One Astonishing Thing About Christmas Just Doesn't Get Old
*note: this article was originally written for our local paper.*
We religious folks put a great deal of thought into Christmas. It’s a time of year where everyone else celebrates with us, even if they enjoy the holidays a little different than we do. Of course, we also like to imagine that very first Christmas–and we like to put ourselves right in the Nativity scene. What would it have been like to be alive in Bethlehem, about two-thousand years ago?
Forget about the carols and hot chocolate. If you’re hopping in a time machine, you’d better bring some gold along, too! The region of Palestine–the name the Romans gave to occupied Judea–was in a tumult. The census requiring Mary and Joseph to move had displaced many families. The census was likely motivated by the government’s desire to make more tax money–which is so unlike today, where the government only taxes us for the best of reasons!
Our world differs from the land of ancient Israel in so many ways. But the Christmas story resonates with us because of how similar the elements of the story are to our own age. Nations around the world still struggle under oppressive rulers. Governments clash with the wills of their people. Refugees pour over borders seeking shelter from the conflicts in their homeland. In the midst of this turmoil, one family finds their way to a suburb outside of the capital, just in time to give birth to their firstborn son. Homes in that part of the world used to share their living space with the animals they owned–bringing them inside an adjacent manger at night to keep them safe. Jesus was likely born in the humble dwelling of an ordinary family, just trying to get by!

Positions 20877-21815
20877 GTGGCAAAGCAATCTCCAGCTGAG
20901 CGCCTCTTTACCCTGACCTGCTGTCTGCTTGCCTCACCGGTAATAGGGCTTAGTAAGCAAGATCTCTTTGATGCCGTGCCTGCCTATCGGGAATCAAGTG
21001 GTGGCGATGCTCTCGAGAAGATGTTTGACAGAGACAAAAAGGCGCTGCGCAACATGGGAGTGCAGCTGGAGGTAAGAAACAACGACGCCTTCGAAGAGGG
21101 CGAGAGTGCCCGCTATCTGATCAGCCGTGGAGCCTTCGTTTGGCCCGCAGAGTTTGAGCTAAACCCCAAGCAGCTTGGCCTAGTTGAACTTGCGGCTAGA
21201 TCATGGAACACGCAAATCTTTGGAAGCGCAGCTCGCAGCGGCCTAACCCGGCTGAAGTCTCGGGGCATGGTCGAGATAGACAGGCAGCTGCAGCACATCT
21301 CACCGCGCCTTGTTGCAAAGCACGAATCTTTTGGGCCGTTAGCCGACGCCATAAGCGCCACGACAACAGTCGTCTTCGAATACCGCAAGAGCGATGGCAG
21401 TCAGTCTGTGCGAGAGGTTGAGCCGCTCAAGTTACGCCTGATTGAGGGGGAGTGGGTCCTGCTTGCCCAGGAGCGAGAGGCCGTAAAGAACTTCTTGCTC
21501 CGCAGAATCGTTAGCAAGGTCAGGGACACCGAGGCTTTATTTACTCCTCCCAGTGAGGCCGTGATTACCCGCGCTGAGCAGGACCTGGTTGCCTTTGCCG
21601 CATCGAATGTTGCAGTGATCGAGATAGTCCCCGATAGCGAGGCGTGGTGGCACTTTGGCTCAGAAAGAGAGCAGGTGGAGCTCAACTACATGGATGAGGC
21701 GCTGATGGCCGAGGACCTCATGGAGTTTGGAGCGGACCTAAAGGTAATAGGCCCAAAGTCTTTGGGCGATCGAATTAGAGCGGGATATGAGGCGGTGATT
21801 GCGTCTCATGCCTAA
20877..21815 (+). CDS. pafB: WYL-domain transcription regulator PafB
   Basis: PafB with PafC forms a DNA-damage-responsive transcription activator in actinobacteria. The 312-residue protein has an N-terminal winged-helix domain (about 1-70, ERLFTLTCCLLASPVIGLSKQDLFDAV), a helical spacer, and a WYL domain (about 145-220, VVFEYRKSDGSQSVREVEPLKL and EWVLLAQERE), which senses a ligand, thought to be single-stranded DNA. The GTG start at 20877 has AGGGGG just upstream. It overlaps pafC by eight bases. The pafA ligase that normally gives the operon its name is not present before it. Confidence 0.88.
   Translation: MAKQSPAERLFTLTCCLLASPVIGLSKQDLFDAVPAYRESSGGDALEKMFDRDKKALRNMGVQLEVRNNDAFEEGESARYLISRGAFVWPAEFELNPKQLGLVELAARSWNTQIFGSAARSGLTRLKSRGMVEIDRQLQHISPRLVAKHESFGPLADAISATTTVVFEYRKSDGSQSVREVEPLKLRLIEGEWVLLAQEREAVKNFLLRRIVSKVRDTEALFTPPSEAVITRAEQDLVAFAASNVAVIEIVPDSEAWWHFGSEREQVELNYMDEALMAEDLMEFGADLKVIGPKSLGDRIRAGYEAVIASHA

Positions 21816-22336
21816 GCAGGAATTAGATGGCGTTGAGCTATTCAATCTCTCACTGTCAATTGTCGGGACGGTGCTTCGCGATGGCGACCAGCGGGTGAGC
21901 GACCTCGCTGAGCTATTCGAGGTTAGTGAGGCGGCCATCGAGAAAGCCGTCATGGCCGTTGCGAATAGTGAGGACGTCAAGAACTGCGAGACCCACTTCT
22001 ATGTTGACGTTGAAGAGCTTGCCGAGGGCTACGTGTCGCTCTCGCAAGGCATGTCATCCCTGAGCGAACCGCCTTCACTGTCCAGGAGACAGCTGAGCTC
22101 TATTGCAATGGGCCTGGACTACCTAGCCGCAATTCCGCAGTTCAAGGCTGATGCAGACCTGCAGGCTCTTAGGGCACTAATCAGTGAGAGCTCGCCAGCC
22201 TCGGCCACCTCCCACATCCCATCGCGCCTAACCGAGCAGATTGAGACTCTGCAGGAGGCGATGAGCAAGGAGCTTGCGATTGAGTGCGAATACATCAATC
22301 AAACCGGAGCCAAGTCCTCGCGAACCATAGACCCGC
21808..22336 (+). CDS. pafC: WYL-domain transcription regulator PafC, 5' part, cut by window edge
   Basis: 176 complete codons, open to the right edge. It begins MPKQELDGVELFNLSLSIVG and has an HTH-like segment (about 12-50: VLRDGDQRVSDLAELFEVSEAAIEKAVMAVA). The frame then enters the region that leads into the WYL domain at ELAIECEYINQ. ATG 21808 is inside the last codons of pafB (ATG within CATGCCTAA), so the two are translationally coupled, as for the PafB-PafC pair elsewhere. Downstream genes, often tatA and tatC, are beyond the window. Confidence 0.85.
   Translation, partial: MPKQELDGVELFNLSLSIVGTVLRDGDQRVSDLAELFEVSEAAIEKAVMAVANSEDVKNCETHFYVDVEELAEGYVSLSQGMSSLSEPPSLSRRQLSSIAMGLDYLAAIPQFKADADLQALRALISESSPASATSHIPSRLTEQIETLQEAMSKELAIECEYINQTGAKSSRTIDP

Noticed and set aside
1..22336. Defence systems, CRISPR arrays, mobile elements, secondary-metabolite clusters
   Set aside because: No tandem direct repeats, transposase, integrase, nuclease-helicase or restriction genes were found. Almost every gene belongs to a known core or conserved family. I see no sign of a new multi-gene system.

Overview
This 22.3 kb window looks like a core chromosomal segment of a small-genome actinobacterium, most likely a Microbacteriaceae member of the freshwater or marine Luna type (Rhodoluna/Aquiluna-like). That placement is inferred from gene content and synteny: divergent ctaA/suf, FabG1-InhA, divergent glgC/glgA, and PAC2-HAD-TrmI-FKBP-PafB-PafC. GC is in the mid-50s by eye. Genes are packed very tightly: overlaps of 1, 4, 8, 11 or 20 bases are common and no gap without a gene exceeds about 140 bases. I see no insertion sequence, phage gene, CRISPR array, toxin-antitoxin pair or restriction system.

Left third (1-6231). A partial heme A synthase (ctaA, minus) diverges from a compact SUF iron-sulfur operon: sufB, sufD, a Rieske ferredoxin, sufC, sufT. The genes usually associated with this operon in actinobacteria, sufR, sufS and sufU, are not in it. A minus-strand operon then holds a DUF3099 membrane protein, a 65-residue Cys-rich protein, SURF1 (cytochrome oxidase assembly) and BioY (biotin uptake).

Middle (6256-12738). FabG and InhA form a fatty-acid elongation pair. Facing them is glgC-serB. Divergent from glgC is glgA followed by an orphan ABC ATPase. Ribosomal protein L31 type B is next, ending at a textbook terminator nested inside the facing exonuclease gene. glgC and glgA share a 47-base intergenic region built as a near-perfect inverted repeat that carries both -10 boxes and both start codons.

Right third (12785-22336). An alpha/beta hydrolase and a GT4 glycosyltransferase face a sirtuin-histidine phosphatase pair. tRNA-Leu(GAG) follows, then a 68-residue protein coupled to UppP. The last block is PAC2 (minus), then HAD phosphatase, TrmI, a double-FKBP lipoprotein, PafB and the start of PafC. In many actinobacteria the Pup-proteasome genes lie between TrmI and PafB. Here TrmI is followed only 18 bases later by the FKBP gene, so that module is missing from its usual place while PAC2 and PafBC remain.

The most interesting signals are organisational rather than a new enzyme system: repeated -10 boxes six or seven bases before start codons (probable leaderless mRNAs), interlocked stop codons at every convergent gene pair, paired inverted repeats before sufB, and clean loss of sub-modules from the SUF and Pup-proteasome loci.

The simple idea behind the Christmas story is still so shocking and revolutionary:
When God comes to us, He shows up right in the midst of our ordinary life.
He doesn’t wait for the perfect conditions. He isn’t the kind of person to jump in the pool only when the water is just right! He arrives right where we are, as we’re just trying to get by, only because we’re the sort of folk who say yes to him. It isn’t our grand gestures of religious commitment that welcome God!
It’s the little hospitality we give to strangers that makes Jesus feel right at home with us.
Mary, Joseph, and Jesus should remind us of the Syrian refugees we welcomed into Canada. They should remind us of our neighbours unloading their moving truck, or the family just trying to find work in the middle of a downturn. When we notice the folks we might often neglect, we’re back in the Christmas story. When we just take a moment to stop and make our kindness known to others, we create space for a genuine miracle! It’s essential to the Christian tradition, and to the spirit of these holidays, to remember a simple truth: God always shows up wherever people choose to love one another.
You might think that your kind gestures don’t amount to much. You might not see the difference you’re making when you give to the poor, or bake cookies for your kid’s hockey team, or hold the door for a fellow traveller. But these small moments are full of what Christians like to call “incarnation”. You see, in our tradition, God doesn’t love us with empty words or good intentions. His love always takes on human form! It all started with a crying, pooping newborn in Bethlehem–but his love still has a body today.